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Biogeosciences An interactive open-access journal of the European Geosciences Union
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Volume 11, issue 19 | Copyright

Special issue: The impact of anthropogenic perturbations on open ocean carbon...

Biogeosciences, 11, 5285-5306, 2014
https://doi.org/10.5194/bg-11-5285-2014
© Author(s) 2014. This work is distributed under
the Creative Commons Attribution 3.0 License.

Reviews and syntheses 01 Oct 2014

Reviews and syntheses | 01 Oct 2014

Mechanisms of microbial carbon sequestration in the ocean – future research directions

N. Jiao1, C. Robinson2, F. Azam3, H. Thomas4, F. Baltar5, H. Dang1, N. J. Hardman-Mountford6, M. Johnson2, D. L. Kirchman7, B. P. Koch8, L. Legendre10,9, C. Li11, J. Liu1, T. Luo1, Y.-W. Luo1, A. Mitra12, A. Romanou13, K. Tang1, X. Wang14, C. Zhang15, and R. Zhang1 N. Jiao et al.
  • 1State Key Laboratory of Marine Environmental Science, Xiamen University, Xiamen 361005, China
  • 2School of Environmental Sciences, University of East Anglia, Norwich Research Park, Norwich, UK
  • 3Scripps Institution of Oceanography, UCSD, La Jolla, CA 920193, USA
  • 4Dalhousie University, Halifax, Nova Scotia, Canada
  • 5Department of Marine Science, University of Otago, P.O. Box 56, Dunedin 9054, New Zealand
  • 6CSIRO Marine and Atmospheric Research, Floreat, WA 6014, Australia
  • 7School of Marine Science and Policy, University of Delaware, DE 19958, USA
  • 8Alfred-Wegener-Institut Helmholtz-Zentrum für Polar- und Meeresforschung, 27570 Bremerhaven, Germany
  • 9Sorbonne Universités, UPMC Univ. Paris 06, UMR7093, Laboratoire d'Océanographie de Villefranche, 06230 Villefranche-sur-Mer, France
  • 10CNRS, UMR7093, Laboratoire d'Océanographie de Villefranche, 06230 Villefranche-sur-Mer, France
  • 11State Key Laboratory of Biogeology and Environmental Geology, China University of Geosciences, Wuhan 430074, China
  • 12Centre for Sustainable Aquatic Research, Swansea University, Swansea, UK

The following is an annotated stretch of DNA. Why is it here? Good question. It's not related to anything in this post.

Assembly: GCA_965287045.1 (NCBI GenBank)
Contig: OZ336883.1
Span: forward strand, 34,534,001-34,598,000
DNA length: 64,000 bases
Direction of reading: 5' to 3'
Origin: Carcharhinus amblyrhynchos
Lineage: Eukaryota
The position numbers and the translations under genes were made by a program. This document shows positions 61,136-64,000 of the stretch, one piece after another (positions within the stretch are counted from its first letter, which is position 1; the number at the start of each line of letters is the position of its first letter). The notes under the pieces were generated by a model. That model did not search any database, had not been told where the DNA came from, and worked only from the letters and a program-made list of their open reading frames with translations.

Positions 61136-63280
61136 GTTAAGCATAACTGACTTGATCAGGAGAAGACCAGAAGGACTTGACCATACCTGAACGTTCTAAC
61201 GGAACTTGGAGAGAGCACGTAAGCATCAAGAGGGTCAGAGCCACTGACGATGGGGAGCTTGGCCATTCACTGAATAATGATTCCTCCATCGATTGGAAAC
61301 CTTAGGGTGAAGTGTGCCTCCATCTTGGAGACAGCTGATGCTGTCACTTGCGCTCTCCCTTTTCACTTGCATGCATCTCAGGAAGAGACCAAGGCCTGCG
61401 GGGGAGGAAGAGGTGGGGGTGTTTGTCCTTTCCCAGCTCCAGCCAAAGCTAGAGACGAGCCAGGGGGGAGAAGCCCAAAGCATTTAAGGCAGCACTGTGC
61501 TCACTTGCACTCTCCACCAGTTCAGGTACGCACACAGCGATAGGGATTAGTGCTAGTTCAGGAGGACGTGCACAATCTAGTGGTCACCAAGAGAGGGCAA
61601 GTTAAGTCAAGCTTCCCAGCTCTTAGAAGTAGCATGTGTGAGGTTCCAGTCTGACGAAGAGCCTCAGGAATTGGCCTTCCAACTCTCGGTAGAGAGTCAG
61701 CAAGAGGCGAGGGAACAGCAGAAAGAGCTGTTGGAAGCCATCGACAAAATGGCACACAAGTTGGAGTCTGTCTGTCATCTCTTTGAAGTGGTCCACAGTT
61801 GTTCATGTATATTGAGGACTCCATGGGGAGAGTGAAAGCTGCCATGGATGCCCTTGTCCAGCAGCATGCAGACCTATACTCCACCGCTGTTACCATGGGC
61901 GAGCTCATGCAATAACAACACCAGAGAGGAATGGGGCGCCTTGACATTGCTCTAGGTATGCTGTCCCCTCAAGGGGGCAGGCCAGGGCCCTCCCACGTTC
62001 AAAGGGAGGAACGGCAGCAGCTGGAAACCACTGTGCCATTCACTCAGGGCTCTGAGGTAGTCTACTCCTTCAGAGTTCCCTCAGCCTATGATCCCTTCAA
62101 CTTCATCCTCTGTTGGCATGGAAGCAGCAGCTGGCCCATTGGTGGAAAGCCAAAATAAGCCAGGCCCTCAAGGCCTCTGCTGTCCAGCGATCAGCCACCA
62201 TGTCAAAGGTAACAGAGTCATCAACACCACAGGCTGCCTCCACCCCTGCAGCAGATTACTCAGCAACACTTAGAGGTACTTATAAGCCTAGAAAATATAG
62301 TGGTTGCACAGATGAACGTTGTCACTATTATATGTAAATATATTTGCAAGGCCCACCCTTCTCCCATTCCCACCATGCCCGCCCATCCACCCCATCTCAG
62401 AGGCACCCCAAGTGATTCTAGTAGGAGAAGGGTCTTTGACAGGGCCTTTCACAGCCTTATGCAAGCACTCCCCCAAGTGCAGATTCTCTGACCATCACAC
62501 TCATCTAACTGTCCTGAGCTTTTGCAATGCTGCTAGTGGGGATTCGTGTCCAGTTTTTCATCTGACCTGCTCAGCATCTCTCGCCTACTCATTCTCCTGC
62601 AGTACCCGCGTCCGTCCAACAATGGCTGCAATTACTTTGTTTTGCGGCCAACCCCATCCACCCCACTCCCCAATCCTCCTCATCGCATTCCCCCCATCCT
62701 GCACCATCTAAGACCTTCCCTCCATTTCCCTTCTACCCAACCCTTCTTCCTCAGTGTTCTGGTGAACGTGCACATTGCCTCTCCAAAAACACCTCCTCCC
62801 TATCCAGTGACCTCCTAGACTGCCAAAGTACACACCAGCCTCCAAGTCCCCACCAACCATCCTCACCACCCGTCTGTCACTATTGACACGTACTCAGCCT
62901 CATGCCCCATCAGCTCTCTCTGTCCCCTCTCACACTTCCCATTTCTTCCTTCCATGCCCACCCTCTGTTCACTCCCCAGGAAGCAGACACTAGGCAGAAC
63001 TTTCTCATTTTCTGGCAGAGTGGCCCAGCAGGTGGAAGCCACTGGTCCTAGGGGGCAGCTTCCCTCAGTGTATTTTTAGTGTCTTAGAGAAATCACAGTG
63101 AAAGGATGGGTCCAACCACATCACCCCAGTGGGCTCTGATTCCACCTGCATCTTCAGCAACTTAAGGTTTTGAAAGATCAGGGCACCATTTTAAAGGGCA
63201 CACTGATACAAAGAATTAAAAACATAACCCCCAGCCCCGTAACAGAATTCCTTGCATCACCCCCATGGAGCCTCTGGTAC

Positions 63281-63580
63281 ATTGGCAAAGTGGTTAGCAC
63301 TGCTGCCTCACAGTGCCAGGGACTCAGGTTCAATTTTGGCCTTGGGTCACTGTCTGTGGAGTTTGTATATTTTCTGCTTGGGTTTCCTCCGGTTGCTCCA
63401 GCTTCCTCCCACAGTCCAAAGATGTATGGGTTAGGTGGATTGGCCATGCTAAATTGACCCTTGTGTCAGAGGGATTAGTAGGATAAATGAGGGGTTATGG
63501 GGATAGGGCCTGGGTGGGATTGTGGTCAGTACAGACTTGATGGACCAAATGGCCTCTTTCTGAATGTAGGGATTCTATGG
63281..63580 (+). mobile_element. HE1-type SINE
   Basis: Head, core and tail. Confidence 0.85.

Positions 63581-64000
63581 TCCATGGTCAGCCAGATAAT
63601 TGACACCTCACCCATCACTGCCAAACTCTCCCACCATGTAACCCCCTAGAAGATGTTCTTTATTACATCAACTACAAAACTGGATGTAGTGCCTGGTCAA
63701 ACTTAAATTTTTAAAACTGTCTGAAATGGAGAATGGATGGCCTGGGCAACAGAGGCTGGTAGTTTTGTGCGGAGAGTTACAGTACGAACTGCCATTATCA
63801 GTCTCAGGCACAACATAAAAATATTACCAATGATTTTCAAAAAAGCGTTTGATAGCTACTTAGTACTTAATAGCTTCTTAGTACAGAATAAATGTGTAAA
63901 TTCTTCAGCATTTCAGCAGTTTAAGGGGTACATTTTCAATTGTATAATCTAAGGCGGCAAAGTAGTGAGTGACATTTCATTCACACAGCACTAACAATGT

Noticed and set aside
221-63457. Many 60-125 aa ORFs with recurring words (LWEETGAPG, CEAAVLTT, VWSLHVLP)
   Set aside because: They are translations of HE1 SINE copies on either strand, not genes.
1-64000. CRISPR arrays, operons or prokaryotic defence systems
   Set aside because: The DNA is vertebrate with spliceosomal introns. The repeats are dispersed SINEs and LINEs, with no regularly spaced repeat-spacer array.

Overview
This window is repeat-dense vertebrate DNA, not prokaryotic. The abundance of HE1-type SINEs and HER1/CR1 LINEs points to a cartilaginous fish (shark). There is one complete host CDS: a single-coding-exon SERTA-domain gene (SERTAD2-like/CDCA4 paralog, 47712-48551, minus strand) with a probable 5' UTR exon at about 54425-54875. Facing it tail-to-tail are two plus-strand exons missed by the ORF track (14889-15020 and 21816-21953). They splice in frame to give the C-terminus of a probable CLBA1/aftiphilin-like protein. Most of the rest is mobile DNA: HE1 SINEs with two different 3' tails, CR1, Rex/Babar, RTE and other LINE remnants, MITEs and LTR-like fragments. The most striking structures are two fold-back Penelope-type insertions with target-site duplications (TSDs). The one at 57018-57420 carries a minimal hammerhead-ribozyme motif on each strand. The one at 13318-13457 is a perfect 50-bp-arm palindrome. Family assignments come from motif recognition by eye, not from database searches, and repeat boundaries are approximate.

• 13Dept. of Applied Physics and Applied Math., Columbia University and NASA-Goddard Institute for Space Studies, 2880 Broadway, New York, NY 10025, USA
  • 14South China Sea Institute of Oceanology, Chinese Academy of Sciences, Guangzhou, China
  • 15Tongji University, Shanghai, China

Abstract. This paper reviews progress on understanding biological carbon sequestration in the ocean with special reference to the microbial formation and transformation of recalcitrant dissolved organic carbon (RDOC), the microbial carbon pump (MCP). We propose that RDOC is a concept with a wide continuum of recalcitrance. Most RDOC compounds maintain their levels of recalcitrance only in a specific environmental context (RDOCt). The ocean RDOC pool also contains compounds that may be inaccessible to microbes due to their extremely low concentration (RDOCc). This differentiation allows us to appreciate the linkage between microbial source and RDOC composition on a range of temporal and spatial scales.

Analyses of biomarkers and isotopic records show intensive MCP processes in the Proterozoic oceans when the MCP could have played a significant role in regulating climate. Understanding the dynamics of the MCP in conjunction with the better constrained biological pump (BP) over geological timescales could help to predict future climate trends. Integration of the MCP and the BP will require new research approaches and opportunities. Major goals include understanding the interactions between particulate organic carbon (POC) and RDOC that contribute to sequestration efficiency, and the concurrent determination of the chemical composition of organic carbon, microbial community composition and enzymatic activity. Molecular biomarkers and isotopic tracers should be employed to link water column processes to sediment records, as well as to link present-day observations to paleo-evolution. Ecosystem models need to be developed based on empirical relationships derived from bioassay experiments and field investigations in order to predict the dynamics of carbon cycling along the stability continuum of POC and RDOC under potential global change scenarios. We propose that inorganic nutrient input to coastal waters may reduce the capacity for carbon sequestration as RDOC. The nutrient regime enabling maximum carbon storage from combined POC flux and RDOC formation should therefore be sought.

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